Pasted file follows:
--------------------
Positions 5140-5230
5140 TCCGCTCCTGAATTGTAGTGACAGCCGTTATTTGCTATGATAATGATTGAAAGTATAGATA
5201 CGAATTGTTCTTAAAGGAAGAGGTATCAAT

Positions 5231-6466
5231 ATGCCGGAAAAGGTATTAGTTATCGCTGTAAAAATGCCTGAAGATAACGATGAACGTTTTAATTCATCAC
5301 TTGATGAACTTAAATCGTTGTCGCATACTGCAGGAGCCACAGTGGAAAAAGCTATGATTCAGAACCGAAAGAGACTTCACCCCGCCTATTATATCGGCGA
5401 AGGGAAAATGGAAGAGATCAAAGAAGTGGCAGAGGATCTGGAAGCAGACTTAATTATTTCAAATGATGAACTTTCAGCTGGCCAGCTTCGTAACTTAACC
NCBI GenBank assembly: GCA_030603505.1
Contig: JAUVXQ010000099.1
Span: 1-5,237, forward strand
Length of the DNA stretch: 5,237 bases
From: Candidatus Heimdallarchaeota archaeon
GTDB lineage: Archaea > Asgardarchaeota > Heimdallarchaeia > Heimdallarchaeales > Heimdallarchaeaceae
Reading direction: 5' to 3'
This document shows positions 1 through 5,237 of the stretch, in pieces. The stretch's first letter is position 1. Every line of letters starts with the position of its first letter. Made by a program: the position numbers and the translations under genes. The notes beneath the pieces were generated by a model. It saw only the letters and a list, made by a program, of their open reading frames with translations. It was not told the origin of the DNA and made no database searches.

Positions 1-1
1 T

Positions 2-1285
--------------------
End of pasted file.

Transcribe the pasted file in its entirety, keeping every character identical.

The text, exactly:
Positions 5140-5230
5140 TCCGCTCCTGAATTGTAGTGACAGCCGTTATTTGCTATGATAATGATTGAAAGTATAGATA
5201 CGAATTGTTCTTAAAGGAAGAGGTATCAAT

Positions 5231-6466
5231 ATGCCGGAAAAGGTATTAGTTATCGCTGTAAAAATGCCTGAAGATAACGATGAACGTTTTAATTCATCAC
5301 TTGATGAACTTAAATCGTTGTCGCATACTGCAGGAGCCACAGTGGAAAAAGCTATGATTCAGAACCGAAAGAGACTTCACCCCGCCTATTATATCGGCGA
5401 AGGGAAAATGGAAGAGATCAAAGAAGTGGCAGAGGATCTGGAAGCAGACTTAATTATTTCAAATGATGAACTTTCAGCTGGCCAGCTTCGTAACTTAACC
NCBI GenBank assembly: GCA_030603505.1
Contig: JAUVXQ010000099.1
Span: 1-5,237, forward strand
Length of the DNA stretch: 5,237 bases
From: Candidatus Heimdallarchaeota archaeon
GTDB lineage: Archaea > Asgardarchaeota > Heimdallarchaeia > Heimdallarchaeales > Heimdallarchaeaceae
Reading direction: 5' to 3'
This document shows positions 1 through 5,237 of the stretch, in pieces. The stretch's first letter is position 1. Every line of letters starts with the position of its first letter. Made by a program: the position numbers and the translations under genes. The notes beneath the pieces were generated by a model. It saw only the letters and a list, made by a program, of their open reading frames with translations. It was not told the origin of the DNA and made no database searches.

Positions 1-1
1 T

Positions 2-1285